The Puritan Tradition in English Life

The Puritan Tradition in English Life

The Puritan Tradition in English Life

The Puritan Tradition in English Life

Excerpt

The name Puritan appears in English history during the second half of the sixteenth century. Its appearance coincided with the opening of that period of expansion, lasting from the middle of the sixteenth to the end of the nineteenth century, which transformed England from a small island kingdom into the centre of the greatest Empire the world has ever seen. It is the theme of this book that Puritanism provided a moral atmosphere and a continuing influence which helped to sustain and to renew the energy motivating this expansion. It is the purpose of this book to illustrate this theme by an account of the origins, the ideals and the continuing influence of Puritanism.

One of the characteristic features of medieval society was its lack of competitiveness. The pattern of existence, as exemplified in feudal obligations, guild rules, and religious observances, consisted in the performance of certain duties within a defined and accepted sphere of responsibility. Medieval virtues consisted in the cultivation of one's own garden rather than in the breaking of virgin soil; the qualities required to maintain society were those of conservation and appreciation rather than those of innovation and criticism.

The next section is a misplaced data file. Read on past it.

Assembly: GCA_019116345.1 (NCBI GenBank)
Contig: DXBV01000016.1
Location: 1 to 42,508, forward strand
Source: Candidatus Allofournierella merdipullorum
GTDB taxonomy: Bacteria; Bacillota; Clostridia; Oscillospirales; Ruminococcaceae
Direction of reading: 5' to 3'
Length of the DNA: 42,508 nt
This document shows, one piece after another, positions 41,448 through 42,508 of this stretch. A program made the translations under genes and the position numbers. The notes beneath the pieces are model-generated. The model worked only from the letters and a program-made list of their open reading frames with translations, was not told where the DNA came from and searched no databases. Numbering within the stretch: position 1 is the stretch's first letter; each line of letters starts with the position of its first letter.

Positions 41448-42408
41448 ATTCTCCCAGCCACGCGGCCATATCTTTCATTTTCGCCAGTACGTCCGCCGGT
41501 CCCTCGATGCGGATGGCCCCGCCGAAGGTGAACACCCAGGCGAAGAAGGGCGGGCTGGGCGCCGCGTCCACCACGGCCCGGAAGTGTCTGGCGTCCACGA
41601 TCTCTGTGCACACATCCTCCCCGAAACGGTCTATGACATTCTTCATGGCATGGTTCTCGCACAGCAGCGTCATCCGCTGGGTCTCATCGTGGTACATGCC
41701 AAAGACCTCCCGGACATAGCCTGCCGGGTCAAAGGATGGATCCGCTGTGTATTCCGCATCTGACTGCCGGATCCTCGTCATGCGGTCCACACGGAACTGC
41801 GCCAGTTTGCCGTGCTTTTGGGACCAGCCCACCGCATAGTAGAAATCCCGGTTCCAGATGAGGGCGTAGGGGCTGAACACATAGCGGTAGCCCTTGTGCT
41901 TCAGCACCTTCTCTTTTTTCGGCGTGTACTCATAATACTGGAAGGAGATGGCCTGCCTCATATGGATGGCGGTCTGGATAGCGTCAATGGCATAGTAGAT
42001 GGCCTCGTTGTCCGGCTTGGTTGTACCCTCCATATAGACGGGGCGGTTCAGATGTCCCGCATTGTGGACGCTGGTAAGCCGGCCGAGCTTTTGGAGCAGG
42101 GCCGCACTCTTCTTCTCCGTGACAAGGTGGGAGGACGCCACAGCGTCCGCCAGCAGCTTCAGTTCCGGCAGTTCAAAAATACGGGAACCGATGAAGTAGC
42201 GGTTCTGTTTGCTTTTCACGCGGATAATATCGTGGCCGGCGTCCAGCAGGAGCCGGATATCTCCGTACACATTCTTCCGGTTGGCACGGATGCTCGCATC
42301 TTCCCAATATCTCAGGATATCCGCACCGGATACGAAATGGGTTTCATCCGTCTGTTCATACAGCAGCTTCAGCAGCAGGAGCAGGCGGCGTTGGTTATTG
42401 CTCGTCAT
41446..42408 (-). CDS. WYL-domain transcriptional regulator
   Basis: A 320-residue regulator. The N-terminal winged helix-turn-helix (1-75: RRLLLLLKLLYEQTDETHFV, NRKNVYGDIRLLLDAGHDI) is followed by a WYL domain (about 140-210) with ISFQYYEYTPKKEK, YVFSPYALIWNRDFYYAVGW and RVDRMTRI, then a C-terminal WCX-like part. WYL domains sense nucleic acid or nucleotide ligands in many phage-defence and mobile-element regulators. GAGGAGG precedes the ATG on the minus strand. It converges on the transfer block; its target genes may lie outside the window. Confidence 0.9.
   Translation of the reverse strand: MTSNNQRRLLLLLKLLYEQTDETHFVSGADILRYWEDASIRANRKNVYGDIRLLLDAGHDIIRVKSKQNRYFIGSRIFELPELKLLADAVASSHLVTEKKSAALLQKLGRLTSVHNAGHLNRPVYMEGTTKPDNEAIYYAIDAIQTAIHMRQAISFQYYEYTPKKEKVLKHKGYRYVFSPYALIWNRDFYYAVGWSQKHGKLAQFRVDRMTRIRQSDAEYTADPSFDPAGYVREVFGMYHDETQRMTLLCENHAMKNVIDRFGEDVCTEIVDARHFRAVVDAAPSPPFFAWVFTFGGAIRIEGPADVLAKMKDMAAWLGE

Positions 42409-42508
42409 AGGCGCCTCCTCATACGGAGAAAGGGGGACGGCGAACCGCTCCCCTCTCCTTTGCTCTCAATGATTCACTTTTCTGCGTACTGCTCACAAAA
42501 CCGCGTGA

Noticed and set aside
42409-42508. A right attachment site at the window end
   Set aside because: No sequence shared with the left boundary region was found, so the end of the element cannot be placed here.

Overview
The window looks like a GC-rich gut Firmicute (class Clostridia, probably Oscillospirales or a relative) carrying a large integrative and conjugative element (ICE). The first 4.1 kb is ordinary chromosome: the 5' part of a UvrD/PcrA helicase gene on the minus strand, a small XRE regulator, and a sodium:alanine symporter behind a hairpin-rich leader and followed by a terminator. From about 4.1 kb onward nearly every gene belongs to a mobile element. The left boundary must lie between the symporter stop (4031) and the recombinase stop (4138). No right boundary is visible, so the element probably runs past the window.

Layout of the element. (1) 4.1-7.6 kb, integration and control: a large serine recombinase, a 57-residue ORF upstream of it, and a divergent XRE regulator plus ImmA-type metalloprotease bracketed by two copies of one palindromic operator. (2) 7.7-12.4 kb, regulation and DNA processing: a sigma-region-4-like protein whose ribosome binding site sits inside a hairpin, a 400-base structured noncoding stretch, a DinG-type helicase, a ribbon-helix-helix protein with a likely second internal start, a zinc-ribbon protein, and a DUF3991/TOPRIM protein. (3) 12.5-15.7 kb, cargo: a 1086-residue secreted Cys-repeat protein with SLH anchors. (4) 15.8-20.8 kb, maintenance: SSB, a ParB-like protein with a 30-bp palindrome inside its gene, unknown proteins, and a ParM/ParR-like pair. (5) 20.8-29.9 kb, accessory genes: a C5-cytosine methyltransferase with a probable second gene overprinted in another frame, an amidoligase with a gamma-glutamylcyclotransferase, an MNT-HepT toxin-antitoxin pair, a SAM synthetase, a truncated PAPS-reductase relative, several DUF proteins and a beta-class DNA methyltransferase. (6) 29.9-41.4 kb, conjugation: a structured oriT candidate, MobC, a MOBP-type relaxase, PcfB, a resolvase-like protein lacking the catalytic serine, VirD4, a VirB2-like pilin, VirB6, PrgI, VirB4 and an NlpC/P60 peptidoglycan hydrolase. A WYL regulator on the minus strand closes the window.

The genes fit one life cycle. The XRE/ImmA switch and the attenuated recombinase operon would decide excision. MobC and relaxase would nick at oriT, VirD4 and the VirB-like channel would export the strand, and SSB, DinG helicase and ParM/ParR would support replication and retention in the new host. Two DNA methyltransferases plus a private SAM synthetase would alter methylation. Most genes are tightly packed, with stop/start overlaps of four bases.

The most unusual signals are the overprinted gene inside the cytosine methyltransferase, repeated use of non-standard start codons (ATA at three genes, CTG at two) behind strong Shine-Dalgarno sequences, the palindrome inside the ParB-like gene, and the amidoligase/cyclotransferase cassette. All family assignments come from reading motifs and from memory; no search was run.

The rhythm of a nation's life can be seen in terms of synthesis, expansion, consolidation and decay. in England, after successive harrowings of the land by the Saxons, the Danes and the Normans, synthesis was achieved within the spiritual framework of the Roman Church and within the material framework of the feudal system. The phase of consolidation produced the glories of Gothic art the social conventions idealized in those highly coloured pictures of Merrie England conjured up by Roman Catholic propagandists and sentimental medievalists of our own day. But these things bore within themselves the seeds of their . . .

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